What keeps you from noticing the flattery in the heat of the moment is the way that Blackout utilizes elements of Fortnite as well as some recent CoD games. That is to say that this mode isn't afraid to get wacky and emphasize a fast-paced kind of gameplay once the action really gets heated. Gunfights usually occur within relatively close distance of your opponents (due mostly to the somewhat small size of the mode's map) and there are few spots on the map that serve as a sniper's playground. The PUBGelements make those intense firefights feel more intimate than the somewhat floaty fights of Fortnite, but you also rarely feel like you've entered a losing situation because you're in the wrong position or because you're straight up outgunned. 

    Besides, Blackout allows you to have too much fun to ever take the mode too seriously. From zombies that patrol the mode's CoD-themed areas to the use of RC Car bombs and the infamous Monkey Bombs that were introduced in Call of Duty: World at War, Blackout's developers are clearly not worried about compromising the tactical nature of the game's gunfights. Instead, the mode acts as a reminder that most people who play battle royale titles want to drop in, have fun, and repeat rather than try to make the pro circuit. 

    That isn't to say that Blackout doesn't have some wrinkles to work out. The game's "perk" system, which lets you pick up perks like you would any other item, feels a little underdeveloped, item management can be cumbersome if you're trying to properly manage attachments for multiple weapons, and resources are perhaps a bit too bountiful. Blackout isn't perfect. 

    What Blackout is, though is the best thing to happen to Call of Duty since the series made the leap to the era of Modern Warfare. That doesn't mean that everyone who has abandoned the game since Modern Warfare is going to swoon for Black Ops 4. It also doesn't mean that we're predicting that Black Ops IV is going to be nearly as great as Call of Duty 4: Modern Warfare (it doesn't even feature a single-player campaign). Truth be told, we can't even promise that every battle royale fan that currently plays Fortnite and PUBGwill love Blackout.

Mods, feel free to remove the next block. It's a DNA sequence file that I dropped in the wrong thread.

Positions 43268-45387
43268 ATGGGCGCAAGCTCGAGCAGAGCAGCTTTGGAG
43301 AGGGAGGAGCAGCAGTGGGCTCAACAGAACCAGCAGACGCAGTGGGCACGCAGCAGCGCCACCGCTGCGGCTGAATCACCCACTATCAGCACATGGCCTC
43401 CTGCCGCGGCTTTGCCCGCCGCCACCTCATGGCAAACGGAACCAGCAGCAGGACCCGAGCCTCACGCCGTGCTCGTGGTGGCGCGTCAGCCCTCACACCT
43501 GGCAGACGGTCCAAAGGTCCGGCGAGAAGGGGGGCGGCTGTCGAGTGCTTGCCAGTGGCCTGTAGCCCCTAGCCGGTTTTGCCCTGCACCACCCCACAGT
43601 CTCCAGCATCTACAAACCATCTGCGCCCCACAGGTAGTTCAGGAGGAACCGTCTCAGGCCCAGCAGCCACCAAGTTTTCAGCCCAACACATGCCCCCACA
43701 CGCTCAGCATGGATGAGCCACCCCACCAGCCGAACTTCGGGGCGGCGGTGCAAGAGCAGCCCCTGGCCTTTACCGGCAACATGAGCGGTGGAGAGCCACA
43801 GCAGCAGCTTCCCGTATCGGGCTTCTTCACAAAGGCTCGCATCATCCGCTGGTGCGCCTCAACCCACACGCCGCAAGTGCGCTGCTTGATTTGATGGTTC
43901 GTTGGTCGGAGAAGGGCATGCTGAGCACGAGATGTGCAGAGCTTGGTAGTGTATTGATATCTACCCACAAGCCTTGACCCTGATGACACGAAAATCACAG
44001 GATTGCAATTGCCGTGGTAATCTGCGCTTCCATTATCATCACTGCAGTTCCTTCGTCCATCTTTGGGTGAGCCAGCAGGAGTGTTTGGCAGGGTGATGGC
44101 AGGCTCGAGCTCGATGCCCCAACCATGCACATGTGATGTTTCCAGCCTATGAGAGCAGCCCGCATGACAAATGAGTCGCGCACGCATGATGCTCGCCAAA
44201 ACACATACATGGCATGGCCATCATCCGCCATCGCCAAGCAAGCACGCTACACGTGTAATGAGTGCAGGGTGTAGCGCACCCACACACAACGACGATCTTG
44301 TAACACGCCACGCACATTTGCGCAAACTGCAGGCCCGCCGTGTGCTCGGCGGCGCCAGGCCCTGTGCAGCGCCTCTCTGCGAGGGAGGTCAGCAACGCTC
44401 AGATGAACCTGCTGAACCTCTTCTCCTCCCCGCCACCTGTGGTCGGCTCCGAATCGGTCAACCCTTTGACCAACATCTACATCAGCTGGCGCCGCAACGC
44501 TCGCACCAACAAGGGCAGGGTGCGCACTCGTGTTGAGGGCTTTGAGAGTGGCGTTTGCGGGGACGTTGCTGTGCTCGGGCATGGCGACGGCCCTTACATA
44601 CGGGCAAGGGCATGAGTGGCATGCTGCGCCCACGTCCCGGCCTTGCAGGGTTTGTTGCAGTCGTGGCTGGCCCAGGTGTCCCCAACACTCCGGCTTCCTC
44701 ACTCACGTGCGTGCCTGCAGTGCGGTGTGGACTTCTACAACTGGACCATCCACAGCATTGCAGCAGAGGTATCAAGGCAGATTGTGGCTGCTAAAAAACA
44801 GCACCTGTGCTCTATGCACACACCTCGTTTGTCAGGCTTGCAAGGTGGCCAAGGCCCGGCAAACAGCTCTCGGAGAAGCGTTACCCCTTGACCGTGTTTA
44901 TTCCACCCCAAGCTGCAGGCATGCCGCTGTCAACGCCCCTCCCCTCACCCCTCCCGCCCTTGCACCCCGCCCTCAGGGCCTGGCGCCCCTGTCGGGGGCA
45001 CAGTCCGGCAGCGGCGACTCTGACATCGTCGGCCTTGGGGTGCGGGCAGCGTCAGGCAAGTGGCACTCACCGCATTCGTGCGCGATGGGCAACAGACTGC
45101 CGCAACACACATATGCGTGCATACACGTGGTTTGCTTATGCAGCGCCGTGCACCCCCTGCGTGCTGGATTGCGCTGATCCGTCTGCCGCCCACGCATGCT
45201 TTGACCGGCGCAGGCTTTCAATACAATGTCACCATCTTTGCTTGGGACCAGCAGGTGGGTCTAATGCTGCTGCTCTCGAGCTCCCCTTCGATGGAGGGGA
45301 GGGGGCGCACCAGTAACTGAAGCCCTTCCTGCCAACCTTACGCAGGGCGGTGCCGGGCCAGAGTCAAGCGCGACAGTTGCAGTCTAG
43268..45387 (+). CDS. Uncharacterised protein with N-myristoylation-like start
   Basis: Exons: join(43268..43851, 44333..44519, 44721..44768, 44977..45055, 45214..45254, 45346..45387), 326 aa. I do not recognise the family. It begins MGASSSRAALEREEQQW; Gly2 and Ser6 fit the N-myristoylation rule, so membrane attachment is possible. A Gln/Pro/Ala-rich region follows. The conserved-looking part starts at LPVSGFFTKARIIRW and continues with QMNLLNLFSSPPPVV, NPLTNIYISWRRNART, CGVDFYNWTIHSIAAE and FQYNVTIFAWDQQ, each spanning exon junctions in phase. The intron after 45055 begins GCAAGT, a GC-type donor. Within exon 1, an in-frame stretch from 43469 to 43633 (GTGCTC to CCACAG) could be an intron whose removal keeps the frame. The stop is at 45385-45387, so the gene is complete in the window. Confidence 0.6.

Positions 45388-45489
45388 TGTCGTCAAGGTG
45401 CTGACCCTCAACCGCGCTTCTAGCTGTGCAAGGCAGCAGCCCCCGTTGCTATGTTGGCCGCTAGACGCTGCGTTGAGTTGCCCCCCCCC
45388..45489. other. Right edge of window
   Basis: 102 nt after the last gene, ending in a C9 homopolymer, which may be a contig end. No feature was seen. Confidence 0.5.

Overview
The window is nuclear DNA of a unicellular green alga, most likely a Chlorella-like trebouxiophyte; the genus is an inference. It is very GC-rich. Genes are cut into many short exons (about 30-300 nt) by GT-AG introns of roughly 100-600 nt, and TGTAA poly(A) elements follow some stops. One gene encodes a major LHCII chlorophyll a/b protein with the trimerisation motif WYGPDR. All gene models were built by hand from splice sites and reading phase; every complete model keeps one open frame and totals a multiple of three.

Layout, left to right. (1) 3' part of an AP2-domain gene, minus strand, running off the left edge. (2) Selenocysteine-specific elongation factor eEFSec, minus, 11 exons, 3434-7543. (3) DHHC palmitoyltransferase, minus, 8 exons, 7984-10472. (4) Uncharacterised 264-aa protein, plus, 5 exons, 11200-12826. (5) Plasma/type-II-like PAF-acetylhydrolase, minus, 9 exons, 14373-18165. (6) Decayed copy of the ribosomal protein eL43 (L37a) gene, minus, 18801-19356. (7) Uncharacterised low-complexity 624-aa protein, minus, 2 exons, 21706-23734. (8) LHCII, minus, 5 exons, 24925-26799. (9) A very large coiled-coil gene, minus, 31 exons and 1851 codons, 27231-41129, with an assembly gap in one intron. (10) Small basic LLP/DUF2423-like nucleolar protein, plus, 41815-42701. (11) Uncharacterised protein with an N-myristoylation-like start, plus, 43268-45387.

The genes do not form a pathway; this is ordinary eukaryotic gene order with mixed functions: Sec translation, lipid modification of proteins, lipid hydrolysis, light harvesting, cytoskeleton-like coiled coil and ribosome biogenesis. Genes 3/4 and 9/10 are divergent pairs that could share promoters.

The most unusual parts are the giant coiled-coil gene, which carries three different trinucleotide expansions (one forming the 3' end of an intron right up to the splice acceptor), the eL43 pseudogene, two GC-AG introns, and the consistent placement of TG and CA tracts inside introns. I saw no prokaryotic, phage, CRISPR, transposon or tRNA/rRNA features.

What it means is that Blackout is the one thing we've seen from a Call of Duty game in the last 11 years that reminds us why we started playing Call of Duty games in the first place and why the franchise remains an industry leader all these years later. The moment you start playing Blackout, you get the feeling that it was made not by a team of developers who were ordered to capitalize on the next big thing, but by a studio that recognized what makes battle royale games great and what they can do to improve the genre while staying true to the beloved series. 

    More than its excellent use of vehicles, absurd weapons, tactical combat, item drops, and an incredible grappling hook, it's that genuine passion that shines through Blackout and blinds you to the fact that we're supposed to be tired of the battle royale genre. We don't know whether or not you'll be inspired to care about the CoD franchise after its various developers spent years preaching to the franchise choir, but we can tell you that Blackout represents the spirit of why you still bother to check in on whether or not the next Call of Duty game is worth your time.